In cased you missed it, the Office of National Drug Control Policy spent $3.5 million dollars on Super Bowl commercials earlier this month. The ad campaign will continue into the months ahead.
The message? If you use drugs, you might be supporting terrorists. The ads and the accompanying Web site point out that 12 of the 28 terrorist organizations recently recognized by the State Department derive funding through the cultivation and/or trafficking of illicit drugs.
Just at first blush, the ads reek of manipulation.
The "I Helped" commercial lines up a series of young people, all supposed drug users. One by one they rattle off the nastiness domestic drug purchases have allegedly contributed to.
"I helped kill a policeman," one says.
"I helped murder families," says another.
"I helped kidnap people's dads," still another.
The campaign's accompanying Web site then provides documentation of 14 incidents to support the statements. Six of the documented examples occurred in Mexico. Eight occurred in Colombia. None occurred in the United States, against U.S. citizens or in any country directly tied to the Sept. 11 attacks.
But Sept. 11 is of course what drives the ads. Amid the flags and pomp and tributes that consumed this year's Super Bowl — just following a halftime show complete with a scrawling list of the names of Sept. 11 victims set to anthemic U2 tunes — the ONDCP airs a commercial linking domestic drug purchases with international terrorism.
There's no clear evidence any significant amount of Taliban-grown poppy — used to make opium, or refined to make heroin — ever found its way to U.S. soil. The U.S. Justice Department estimates that 82 percent of U.S. heroin comes from Mexico and South America. A small percentage is domestically grown, and much of the rest comes from Asia — of which Afghanistan is only one of a number of exporters, including Thailand, Cambodia, Iran, Pakistan, Turkey, Malaysia, and China — to name just a few.
That leaves cocaine — and Colombia. Indeed, virtually all of the research and statistics tying drug use to terrorism in the Super Bowl ads and on the campaign's accompanying Web site center around Latin America and Mexico.
And here is where the full hypocrisy of the ads comes into view.
Over the past several years, the United States has spent billions of dollars to eradicate narcotics cultivation in South America, mostly in Colombia. Colombia receives the third-largest bounty of U.S military aid, behind only Egypt and Israel.
President Bush's proposed 2003 budget calls for $439 million in drug-fighting money for Colombia, including an additional $98 million to train a Colombian military brigade to protect a U.S. oil pipeline from narco-guerillas.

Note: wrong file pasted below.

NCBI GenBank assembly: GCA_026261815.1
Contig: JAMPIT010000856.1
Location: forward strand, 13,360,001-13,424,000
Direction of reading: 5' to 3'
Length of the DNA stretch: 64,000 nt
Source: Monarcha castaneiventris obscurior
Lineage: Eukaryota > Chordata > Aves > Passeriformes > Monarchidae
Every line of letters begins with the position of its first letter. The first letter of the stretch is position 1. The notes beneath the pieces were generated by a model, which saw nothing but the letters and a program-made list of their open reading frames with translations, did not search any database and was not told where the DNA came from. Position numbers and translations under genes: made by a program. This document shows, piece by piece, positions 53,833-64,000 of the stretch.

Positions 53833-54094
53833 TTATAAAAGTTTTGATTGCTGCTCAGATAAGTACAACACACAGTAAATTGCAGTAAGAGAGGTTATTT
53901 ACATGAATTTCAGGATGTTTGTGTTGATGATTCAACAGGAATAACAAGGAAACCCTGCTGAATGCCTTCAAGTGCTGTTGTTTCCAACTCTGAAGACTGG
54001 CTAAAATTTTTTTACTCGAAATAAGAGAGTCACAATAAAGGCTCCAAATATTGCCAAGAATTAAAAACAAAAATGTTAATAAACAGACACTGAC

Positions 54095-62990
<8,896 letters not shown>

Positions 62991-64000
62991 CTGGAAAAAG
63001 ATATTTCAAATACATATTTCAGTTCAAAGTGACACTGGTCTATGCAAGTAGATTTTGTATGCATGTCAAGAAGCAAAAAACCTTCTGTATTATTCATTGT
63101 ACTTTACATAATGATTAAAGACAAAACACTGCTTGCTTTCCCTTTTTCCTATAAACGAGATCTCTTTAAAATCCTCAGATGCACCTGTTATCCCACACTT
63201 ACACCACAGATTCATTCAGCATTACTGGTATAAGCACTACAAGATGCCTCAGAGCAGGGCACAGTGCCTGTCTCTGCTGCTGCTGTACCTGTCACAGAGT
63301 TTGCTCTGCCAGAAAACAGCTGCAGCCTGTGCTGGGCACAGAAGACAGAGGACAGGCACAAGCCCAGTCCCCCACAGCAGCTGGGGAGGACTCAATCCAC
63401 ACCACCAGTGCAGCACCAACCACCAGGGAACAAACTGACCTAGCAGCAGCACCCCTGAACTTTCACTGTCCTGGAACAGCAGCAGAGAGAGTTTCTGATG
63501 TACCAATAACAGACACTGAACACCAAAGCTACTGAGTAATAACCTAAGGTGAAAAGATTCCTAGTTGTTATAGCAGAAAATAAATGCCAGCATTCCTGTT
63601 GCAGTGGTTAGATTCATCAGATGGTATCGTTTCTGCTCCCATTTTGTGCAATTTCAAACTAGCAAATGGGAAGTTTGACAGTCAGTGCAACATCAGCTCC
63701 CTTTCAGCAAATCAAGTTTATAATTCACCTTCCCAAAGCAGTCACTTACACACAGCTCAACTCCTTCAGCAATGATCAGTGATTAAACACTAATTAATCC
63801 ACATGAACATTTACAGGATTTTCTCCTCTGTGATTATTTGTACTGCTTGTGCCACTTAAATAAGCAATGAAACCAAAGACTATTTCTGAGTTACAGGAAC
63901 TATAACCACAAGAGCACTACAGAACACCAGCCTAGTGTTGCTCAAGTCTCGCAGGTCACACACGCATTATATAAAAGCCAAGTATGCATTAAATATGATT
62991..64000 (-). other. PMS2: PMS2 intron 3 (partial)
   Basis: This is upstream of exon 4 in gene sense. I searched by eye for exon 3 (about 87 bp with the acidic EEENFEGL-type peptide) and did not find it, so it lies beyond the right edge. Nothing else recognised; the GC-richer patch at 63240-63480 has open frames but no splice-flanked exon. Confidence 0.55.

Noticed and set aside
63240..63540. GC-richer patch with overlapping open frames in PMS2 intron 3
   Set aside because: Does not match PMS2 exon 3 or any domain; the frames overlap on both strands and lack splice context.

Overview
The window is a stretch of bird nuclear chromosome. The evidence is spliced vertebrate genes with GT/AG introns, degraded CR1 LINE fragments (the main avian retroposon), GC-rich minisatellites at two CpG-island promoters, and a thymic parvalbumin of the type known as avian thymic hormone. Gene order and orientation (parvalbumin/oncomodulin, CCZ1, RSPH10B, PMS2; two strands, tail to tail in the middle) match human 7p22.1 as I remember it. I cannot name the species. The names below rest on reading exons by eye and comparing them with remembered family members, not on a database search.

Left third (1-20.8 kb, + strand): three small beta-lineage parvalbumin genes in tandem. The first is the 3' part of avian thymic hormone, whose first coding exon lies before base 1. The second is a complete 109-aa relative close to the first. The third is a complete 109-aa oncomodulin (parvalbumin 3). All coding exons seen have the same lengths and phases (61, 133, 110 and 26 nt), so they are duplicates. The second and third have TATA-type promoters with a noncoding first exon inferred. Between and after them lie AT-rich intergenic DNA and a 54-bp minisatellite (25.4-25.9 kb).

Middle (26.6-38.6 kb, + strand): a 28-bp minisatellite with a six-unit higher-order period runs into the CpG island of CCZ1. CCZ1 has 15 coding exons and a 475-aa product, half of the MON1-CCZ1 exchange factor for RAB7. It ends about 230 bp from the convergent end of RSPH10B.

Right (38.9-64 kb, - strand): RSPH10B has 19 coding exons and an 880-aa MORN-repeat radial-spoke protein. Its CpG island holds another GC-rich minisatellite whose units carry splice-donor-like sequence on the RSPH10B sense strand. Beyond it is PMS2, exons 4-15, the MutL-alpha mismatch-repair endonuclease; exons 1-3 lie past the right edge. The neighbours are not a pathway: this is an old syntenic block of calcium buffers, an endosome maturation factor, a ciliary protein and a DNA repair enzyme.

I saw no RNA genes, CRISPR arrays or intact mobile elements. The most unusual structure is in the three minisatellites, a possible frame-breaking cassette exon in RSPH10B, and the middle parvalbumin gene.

The problem is that Colombian military officials have long been in cahoots with right-wing paramilitary groups responsible for the murder, kidnapping and mass slaughter of Colombian citizens. They aren't as bad as the drug traffickers themselves, but they're bad enough.
The carnage got so bad that in 1999, Congress required the president to assure congressional leaders that Colombia had taken significant and convincing steps to eradicate ties between its military officials and terrorist paramilitary groups before any further disbursement of aid. But the situation has not improved much since.
The drug most widely used by illicit drug users in America is marijuana, and the marijuana available on the American street is, for the most part, domestically grown. Secondary sources come from Canada, Jamaica or Mexico. America's pot smokers aren't funding terrorists — unless intelligence sources now indicate we should be screening for Canadians and Rastafarians at our airports.
Meanwhile, since the U.S. officially declared its "war on drugs," illicit drug use has plugged along at steady rates — though the drugs of choice go in and out of vogue. Domestic DEA drug arrests have gone up from 25,000 in 1988 to over 40,000 in 1999. Marijuana emergency room episodes increased six-fold from 1990 to 2000, and heroin episodes tripled over the same period.
We've thrown billions of dollars at the supply end and street prices have remained steady, or gone down. We've thrown billions at the demand end and people are still using.
The "war on drugs" is not only failing; it no longer makes any sense.
Radley Balko is a writer living in Arlington, Va., and publisher of The Agitator.com.